What Age Can You Leave Kids Home Alone? | Loose Women
How to Get Your Child to Leave the Playground
It's usually never easy to get your child to leave the playground. You feel badly for other parents who are struggling with their children in full tantrum mode, screaming, holding onto the playground gate, begging to stay and play just a little bit longer, but that is rarely the best time to rush over and offer advice. Not only that, but you might be the victim when you tell your own child is time to go. But it doesn't have to be like that.
For Younger Children
Let your child know that it's almost time to go.His reaction will probably be very different if you start preparing him for the moment when you have to go than if you abruptly tell him you need to go immediately. Start preparing him to leave the playground and give him a five minute warning.
Be direct and firm.When it's time to leave the playground, after having given a five minute warning, and maybe even a one more minute warning, approach your child and tell him "it's time to go." Generally this can cause your child to state that he or she doesn't want to leave yet (whether or not they can put this into words doesn't matter -- you understand somehow that they don't want to leave).
Follow through.It is important to do what you say you are going to do, or else you become unreliable, and your child will learn that you do not mean what you say, and your child will push you (usually by whining or screaming or some other "torture" method), and if you give in to the child's demands, you are teaching the child to act in this whining/screaming/awful way, because you are rewarding him or her.
Reflect his behavior.To reflect is to make yourself a mirror for the child of the child. So you say to your child, in a soothing voice, "you wish we could stay in the playground. You feel very sad to leave the playground." Or "you look so angry because we are leaving. You wish we could stay and play longer." This lets the child know that you understand. There is no need for the child to scream or escalate into a tantrum once the child has been heard. There is no need for you to bribe the child with a treat if he or she will leave in peace. You might even surprise the child further by offering your own feelings about how hard it is to leave the playground, especially if they match the child's feelings; this will foster greater attachment.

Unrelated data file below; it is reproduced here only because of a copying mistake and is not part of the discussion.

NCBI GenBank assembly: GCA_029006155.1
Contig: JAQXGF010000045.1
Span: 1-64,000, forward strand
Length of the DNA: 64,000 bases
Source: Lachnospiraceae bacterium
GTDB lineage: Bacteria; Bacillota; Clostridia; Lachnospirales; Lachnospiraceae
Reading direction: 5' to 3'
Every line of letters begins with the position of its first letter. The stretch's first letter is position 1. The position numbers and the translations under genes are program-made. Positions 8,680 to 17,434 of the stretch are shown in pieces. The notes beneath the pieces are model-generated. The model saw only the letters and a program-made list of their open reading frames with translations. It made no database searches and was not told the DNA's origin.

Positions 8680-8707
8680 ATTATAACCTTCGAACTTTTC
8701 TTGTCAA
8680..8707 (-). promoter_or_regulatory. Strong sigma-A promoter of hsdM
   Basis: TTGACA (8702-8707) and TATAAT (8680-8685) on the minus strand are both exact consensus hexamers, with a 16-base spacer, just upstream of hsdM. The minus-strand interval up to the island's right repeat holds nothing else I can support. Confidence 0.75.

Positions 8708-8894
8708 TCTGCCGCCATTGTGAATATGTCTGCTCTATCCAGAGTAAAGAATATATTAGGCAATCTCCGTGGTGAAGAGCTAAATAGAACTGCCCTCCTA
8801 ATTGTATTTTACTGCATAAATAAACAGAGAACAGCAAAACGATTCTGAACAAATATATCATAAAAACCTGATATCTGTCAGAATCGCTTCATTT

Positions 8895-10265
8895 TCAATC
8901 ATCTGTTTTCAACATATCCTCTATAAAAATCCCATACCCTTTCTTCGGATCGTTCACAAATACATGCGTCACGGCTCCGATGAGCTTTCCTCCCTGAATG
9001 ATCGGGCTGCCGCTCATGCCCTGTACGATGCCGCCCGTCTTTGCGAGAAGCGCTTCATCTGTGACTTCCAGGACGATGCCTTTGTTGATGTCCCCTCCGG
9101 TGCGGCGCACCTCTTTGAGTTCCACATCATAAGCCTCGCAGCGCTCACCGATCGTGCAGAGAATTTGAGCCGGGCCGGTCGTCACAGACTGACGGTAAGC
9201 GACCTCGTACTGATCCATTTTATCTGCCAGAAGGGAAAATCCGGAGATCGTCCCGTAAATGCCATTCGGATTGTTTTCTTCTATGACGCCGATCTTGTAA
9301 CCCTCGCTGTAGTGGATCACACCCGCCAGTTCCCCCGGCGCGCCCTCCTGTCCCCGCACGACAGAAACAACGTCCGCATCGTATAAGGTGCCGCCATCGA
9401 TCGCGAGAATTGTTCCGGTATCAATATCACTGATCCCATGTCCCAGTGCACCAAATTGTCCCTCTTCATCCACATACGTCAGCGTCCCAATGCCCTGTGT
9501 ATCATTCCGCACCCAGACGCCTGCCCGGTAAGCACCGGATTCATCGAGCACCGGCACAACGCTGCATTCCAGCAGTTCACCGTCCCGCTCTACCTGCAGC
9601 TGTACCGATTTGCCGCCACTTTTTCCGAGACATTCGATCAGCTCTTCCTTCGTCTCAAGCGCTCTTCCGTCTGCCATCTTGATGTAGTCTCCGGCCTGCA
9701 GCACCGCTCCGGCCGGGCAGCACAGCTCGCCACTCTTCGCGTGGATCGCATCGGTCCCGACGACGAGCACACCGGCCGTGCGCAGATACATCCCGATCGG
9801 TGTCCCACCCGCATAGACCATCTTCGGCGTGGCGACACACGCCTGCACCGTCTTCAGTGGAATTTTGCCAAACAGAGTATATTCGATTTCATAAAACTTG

Praise the child for leaving peacefully. Let the child know that you appreciate his or her cooperation and that life is so much nicer when the two of you can cooperate with each other.
For Older Children
Before going to the park, talk with your child about behavior."Let's go to the park, but let's not argue about having to leave when it's time to leave. How do you think we can do that?" Chances are your child might not know or might say that you should stay all day and all night! That's okay. You are going to explain that you have an idea -- you will approach him or her to privately speak with him or her before it's time to go. You will not speak loudly across the park in front of their friends because this sets up a power struggle. You will quietly remind your child that it will be time to leave soon and ask him or her how much time he or she needs. He or she is allowed to ask for up to ten minutes more. You agree to give that much more time, and then you can add some reflection from step one while nicely leaving with your child once the time is up. Get your child to agree to cooperate before you go to the park. They can pick how much "extra" time they get to play for up to ten minutes, but then they must cooperate and leave with you.
Tell him you need to leave and ask how much more time he needs to finish up.When you are in the playground, and you want to leave in fifteen minutes, approach your child, and without speaking loud enough for others to hear, tell your child that it's almost time to leave and ask him or her how much more time he or she needs. If your child says more than ten minutes, remind him or her that you agreed on ten minutes or less. "Please pick a number between one and ten." Once they have chosen a number, say, "in that many minutes, we will leave. I will come and remind you." Then do that. If they protest, reflect how hard it is, how sad they feel or angry or disappointed or frustrated or whatever you think they feel at that moment -- it is okay if they correct you with a different feeling. Take the corrected feeling they provide and reflect that feeling to them. It helps if you show it on your face as well.
Video: At What Age Is It Right to Leave Your Child Home Alone? | Good Morning Britain
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